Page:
“The cries of the harvesters have reached the ears of the Lord”
During my year with Bridge of Hope, I had the privilege of visiting each group to hear and record their story. It was encouraging to hear the stories of success and the ways in which their participation in Fair Trade has positively affected their lives and the lives of their family. Each group had a story of success and growth. But each also had a story of struggle and failure and difficulty. I could tell you stories of economic insecurity, of constant battle against a chauvinistic culture, and of lack of running water in the home. What amazed me, though, was the hope that they all showed. One question I asked every group was what their vision was for the next five years. Almost without fail, they replied that they wanted to get more orders and find more customers. That was the response that I was expecting to hear.
But what they said next was what really made an impression on me. They want more orders and more customers, not primarily so they can have more money for themselves and their families, but so that they can employ their neighbors. They want their neighbors to know and experience what it is to be a part of a team, to have a voice, to have a vision, and to dream again. Bridge of Hope provides so much more than just an income for these artisans; it provides a new way of life. A way of life that is fair and just. One in which the women stand up for themselves and begin to share equally with their husbands. One in which they can say proudly that they are sending their children through high school and college. One in which they value the work that they do and the culture they belong to.
“for workers deserve their pay”
In this Christmas season and in this New Year that is right around the corner, I challenge you to seriously consider the claims of the Gospel. If we claim to believe what we find in the Bible, that the loving, compassionate, and merciful God sent his Son, Jesus Christ, to die for the sins of the world, than our response should be one of gratitude. This gratitude in expressed in valuing what God values and trying to love with the same compassion and mercy that was shown to us. We must assure that with every decision, including our purchases, we are acting justly, loving kindness, and walking humbly in the knowledge that we have been saved.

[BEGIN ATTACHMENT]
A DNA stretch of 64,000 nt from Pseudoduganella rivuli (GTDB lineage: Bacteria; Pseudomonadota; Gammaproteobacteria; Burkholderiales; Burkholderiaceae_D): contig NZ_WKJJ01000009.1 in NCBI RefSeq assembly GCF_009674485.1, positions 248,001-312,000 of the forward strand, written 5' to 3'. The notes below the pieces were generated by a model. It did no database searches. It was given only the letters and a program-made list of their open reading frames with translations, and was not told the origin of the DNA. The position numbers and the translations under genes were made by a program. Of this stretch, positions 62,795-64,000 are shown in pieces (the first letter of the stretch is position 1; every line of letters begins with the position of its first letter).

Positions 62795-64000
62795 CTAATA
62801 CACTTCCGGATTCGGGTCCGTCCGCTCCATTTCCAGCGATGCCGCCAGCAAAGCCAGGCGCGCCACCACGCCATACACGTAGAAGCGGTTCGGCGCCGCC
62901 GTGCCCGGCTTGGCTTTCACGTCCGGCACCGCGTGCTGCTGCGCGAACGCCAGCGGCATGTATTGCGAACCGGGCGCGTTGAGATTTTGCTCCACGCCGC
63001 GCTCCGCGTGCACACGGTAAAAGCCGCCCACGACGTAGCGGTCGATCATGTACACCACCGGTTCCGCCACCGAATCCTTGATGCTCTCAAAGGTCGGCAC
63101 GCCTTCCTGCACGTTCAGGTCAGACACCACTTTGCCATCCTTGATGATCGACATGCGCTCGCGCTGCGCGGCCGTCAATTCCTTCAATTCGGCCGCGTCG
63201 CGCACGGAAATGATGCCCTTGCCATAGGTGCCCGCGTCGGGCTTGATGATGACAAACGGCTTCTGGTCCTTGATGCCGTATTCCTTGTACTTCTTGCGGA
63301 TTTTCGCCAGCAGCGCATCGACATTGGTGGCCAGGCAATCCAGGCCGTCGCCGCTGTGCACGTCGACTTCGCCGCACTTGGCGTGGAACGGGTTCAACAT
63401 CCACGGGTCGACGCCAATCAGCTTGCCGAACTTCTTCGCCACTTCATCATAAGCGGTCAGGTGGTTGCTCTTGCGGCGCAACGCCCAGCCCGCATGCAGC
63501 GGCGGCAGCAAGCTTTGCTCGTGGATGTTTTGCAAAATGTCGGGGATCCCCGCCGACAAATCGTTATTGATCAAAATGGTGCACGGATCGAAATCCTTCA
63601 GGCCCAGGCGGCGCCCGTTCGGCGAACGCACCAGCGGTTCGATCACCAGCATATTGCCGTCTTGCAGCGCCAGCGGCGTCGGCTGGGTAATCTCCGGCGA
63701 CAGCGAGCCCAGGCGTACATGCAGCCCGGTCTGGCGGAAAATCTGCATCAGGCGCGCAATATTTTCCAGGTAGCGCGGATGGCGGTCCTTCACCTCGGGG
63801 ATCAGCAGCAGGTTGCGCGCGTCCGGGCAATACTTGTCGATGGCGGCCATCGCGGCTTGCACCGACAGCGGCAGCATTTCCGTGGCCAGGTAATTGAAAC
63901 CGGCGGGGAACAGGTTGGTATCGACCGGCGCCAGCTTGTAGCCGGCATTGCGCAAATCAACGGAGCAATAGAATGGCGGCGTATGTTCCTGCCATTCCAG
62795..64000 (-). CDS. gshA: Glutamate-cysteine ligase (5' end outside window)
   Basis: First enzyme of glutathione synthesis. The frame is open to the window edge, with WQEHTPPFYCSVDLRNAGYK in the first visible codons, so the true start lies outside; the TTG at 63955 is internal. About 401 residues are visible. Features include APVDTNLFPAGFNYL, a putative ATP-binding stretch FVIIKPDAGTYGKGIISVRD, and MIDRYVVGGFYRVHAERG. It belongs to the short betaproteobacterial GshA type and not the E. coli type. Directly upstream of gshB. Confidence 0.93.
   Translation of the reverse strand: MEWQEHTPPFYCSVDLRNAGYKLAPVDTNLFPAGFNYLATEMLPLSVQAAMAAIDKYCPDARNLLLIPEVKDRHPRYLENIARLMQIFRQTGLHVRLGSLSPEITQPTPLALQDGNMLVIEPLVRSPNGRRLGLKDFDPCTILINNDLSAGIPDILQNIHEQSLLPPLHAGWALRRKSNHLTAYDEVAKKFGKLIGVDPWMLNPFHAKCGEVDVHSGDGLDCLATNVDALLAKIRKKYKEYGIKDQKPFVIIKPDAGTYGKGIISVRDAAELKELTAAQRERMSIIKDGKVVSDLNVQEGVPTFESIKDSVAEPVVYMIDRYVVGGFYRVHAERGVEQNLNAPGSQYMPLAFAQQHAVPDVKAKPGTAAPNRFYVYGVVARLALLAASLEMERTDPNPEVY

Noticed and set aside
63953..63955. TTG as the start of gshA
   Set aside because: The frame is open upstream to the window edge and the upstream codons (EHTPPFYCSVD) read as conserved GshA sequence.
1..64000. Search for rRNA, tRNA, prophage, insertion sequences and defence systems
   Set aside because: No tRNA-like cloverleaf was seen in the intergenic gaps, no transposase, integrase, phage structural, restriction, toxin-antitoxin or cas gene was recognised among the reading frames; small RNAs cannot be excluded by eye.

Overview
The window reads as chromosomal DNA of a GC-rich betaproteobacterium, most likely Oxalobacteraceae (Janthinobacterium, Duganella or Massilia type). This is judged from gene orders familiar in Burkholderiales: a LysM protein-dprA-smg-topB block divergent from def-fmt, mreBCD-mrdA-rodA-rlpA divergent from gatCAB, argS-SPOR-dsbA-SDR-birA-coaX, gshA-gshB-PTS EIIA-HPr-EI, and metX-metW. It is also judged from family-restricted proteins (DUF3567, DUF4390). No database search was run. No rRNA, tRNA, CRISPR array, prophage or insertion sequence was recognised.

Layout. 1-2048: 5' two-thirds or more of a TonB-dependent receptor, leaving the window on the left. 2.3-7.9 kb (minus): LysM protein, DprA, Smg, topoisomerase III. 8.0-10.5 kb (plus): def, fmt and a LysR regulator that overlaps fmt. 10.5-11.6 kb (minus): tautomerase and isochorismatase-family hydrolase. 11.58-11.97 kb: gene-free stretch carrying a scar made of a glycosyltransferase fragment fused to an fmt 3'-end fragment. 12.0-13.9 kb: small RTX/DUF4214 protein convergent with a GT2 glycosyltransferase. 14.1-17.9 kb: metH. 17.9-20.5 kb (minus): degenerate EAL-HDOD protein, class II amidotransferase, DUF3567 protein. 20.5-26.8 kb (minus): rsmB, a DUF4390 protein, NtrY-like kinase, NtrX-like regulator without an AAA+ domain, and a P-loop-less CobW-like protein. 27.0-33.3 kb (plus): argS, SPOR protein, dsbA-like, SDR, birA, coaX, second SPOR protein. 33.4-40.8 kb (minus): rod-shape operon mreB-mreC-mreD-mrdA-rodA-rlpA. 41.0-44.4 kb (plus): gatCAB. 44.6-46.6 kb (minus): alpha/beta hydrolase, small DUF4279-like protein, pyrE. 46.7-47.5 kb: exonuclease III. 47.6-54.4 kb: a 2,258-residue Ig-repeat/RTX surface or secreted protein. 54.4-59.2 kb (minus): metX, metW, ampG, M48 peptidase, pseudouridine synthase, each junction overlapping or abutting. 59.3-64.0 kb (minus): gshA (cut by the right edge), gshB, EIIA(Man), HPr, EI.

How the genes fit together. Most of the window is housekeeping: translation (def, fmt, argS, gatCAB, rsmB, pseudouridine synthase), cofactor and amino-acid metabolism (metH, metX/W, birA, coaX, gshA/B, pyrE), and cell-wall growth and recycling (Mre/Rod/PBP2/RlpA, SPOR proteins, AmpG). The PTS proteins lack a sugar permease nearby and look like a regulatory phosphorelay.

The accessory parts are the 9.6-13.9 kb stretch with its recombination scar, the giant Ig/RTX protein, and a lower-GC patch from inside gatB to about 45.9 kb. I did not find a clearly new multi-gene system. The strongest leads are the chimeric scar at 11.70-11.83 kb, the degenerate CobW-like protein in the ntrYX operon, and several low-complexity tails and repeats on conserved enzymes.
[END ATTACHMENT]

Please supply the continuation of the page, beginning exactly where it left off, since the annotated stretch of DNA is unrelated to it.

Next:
If you would like to read more about Bridge of Hope and the artisans I worked with, visit: http://fairtradeperu.com/en/. Partners for Just Trade is one of our partners in the U.S. that sells Bridge of Hope products. Check them out here: https://www.partnersforjusttrade.org/. You have been blessed to be a blessing.
M.Div Class of 2017
Gordon-Conwell Theological Seminary
Inquirer, Boise Presbytery
by Matthew Schmitt
At the end of claiming commitment to anti-racism, I believe, ought to be a yearning towards authentic racial reconciliation, whether any of us see that in our lifetimes, as integral to the kind of people God calls us to be. As the director of DOOR Hollywood, I have been hired to speak into this. I have always drawn upon my experiences in prisons, in juvenile detention centers, being fed, physically, spiritually, and emotionally by African-American, Vietnamese, and Latino families in New Orleans and Hollywood. I have shared the essences, and when granted permission, the specifics, of stories ...
In a city nestled in the Blue Ridge Mountains, home to a surprising variety of cultures, and celebrated as a tourist destination, Asheville YAVs will engage in transformative mission, living the Gospel by building relationships and creating community with people on the margins experiencing desperate need. Asheville is a place where diverse perspectives constantly negotiate space as the city grows and changes. YAVs in Asheville will work with local worship communities and nonprofit partners to build meaningful connection and creative community across our city's invisible borders, while seeking faith together in a YAV house experience that will include regular ...
By Jason Woods, YAVA-Peru 2006/2007
15Yes, everything is for your sake, so that grace, as it extends to more and more people, may increase thanksgiving, to the glory of God. 16So we do not lose heart. Even though our outer nature is wasting away, our inner nature is being renewed day by day. -2 Corinthians 4:15-16 (NRSV)
Thanksgiving might just be my favorite holiday, and to this day, the only Thanksgiving I didn’t spend with my family was during my YAV year in Peru. Obviously, it was difficult not celebrating like I usually would— cooking ...
When people ask you about your YAV year, you probably have different responses depending on who is asking, how much they actually care, and how much time you have. You probably have responses that range from 1 minute to 1 hour. But can you describe your YAV year in only seven words?
“Arrived, cried, laughed, cried, prayed, cried, left.”
“Kenya: beautiful, poor, Christian, alive, strong, weak”
“Midnight tea time with Mama Juana. Priceless.”
“Argue, wash dishes, love, laugh, keep trying.”
“We loved each other and grew together.”
Your answers can be theological or hysterical. They can be descriptive or ...